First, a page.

Aug 18, 2019 | Updated: 07:24 AM EDT

Chikungunya Virus Continues to Spread in Northeastern US

Aug 01, 2014 05:02 AM EDT

 Chikungunya Virus
(Photo : Pan American Health Organization-PAHO / World Health/Flickr)

Though Ebola has been on everyone's mind since the outbreak began in West Africa, another tropical disease has reached the United States.

Carried by within mosquitoes, the chikungunya virus can cause symptoms of fever and joint pain, according to the Center for Disease Control. While the disease has been documented in Asia, Africa and Europe, the virus was first detected in the Western Hemisphere in 2013.

The disease has now spread into the United States, the USA Today reports, with 215 reported cases in Puerto Rico, 107 cases reported in Florida as well as increasing number of cases in New York and New Jersey.

"With the recent outbreaks in the Caribbean and the Pacific, the number of chikungunya cases among travelers visiting or returning to the United States from affected areas will continue to increase," the CDC said, according to USA Today.

Reuters reports that cases in the Northeast have begun to increase with 25 cases in New Jersey and 44 in New York, the second-highest number of infections outside of Florida.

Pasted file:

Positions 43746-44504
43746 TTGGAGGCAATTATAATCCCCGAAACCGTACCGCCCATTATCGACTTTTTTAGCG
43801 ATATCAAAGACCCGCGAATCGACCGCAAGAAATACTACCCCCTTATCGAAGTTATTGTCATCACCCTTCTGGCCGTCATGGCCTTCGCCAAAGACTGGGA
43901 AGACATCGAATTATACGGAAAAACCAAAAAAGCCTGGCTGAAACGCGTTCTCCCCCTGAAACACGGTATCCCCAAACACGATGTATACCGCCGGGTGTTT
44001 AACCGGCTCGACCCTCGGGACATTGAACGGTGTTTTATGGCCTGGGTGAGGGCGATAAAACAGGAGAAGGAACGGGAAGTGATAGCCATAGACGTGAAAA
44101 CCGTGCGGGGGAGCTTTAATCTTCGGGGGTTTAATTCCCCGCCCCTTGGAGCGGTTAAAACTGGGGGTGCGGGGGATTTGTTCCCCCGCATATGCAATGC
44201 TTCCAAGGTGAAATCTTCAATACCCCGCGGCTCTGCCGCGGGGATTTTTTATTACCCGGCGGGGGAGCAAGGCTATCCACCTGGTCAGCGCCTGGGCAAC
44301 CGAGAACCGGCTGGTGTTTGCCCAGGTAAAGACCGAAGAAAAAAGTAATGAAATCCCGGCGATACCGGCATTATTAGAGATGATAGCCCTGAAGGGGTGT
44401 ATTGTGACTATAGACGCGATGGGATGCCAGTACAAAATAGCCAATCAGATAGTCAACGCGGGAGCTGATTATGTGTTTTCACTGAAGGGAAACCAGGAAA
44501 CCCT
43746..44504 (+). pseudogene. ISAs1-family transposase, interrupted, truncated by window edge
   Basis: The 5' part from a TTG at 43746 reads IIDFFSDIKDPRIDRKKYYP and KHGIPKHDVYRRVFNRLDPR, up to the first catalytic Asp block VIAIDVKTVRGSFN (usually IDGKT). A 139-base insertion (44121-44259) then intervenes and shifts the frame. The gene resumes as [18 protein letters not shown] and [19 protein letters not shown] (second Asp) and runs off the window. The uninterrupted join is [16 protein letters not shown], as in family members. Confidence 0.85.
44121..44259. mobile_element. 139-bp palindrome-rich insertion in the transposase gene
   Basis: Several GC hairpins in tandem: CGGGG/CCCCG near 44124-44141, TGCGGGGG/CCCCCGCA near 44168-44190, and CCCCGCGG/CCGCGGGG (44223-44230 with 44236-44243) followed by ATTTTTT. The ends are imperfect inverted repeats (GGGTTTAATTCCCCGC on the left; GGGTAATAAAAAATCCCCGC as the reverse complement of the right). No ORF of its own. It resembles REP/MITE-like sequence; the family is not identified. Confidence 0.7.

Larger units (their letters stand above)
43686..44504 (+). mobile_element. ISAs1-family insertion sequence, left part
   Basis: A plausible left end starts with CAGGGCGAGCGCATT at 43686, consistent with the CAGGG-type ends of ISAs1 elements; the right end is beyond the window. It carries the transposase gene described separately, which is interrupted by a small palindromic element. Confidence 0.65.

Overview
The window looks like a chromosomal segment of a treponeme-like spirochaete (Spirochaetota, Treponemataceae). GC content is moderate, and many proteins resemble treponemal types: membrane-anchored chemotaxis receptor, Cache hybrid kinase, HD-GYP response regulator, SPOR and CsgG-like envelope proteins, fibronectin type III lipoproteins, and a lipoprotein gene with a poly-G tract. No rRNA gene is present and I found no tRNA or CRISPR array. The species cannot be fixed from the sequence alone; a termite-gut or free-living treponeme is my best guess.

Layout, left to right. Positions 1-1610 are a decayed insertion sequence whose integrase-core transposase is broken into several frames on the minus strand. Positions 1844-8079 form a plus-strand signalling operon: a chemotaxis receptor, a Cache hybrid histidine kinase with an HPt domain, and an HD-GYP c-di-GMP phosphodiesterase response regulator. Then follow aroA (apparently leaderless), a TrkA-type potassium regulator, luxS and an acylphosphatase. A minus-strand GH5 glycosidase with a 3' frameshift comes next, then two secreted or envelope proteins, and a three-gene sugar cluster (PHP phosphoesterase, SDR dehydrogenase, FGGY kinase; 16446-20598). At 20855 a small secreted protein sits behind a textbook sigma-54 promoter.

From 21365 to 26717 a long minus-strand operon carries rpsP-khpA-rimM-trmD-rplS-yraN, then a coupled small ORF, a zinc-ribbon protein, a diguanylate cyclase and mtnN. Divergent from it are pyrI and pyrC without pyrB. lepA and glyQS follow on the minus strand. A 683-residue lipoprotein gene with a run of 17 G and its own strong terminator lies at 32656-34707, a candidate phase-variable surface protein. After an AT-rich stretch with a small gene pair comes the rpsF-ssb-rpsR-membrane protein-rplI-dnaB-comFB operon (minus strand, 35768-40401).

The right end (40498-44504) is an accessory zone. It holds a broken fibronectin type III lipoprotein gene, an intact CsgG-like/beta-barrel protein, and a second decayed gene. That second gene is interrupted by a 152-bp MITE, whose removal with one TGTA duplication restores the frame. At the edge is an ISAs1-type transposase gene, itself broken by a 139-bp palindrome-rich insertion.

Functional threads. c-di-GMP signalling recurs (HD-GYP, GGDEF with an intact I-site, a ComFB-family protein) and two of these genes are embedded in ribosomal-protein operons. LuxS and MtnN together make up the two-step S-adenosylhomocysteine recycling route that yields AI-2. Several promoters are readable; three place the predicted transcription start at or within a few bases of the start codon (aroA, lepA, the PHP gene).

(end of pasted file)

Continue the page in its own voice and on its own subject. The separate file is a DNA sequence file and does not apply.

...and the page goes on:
However, officials believe that the infections in New Jersey and New York did not originate in those states, according to Reuters, and, at least New Jersey, has begun taking preemptive steps.

New Jersey, the news agency reports, usually tests for various mosquito-borne diseases, including West Nile virus; however, now officials in the Garden State have begun testing traps for the Chikungunya virus.

Yet, the virus continues to spread. The Portland Press Herald has reported that the virus has now arrived in Maine with two cases reported by health officials. According to a statement by the Maine Center for Disease Control and Prevention the two cases originated from Maine residents traveling to the Caribbean. One had travelled to the Dominican Republic and the other one to the Dominican Republic and Haiti.

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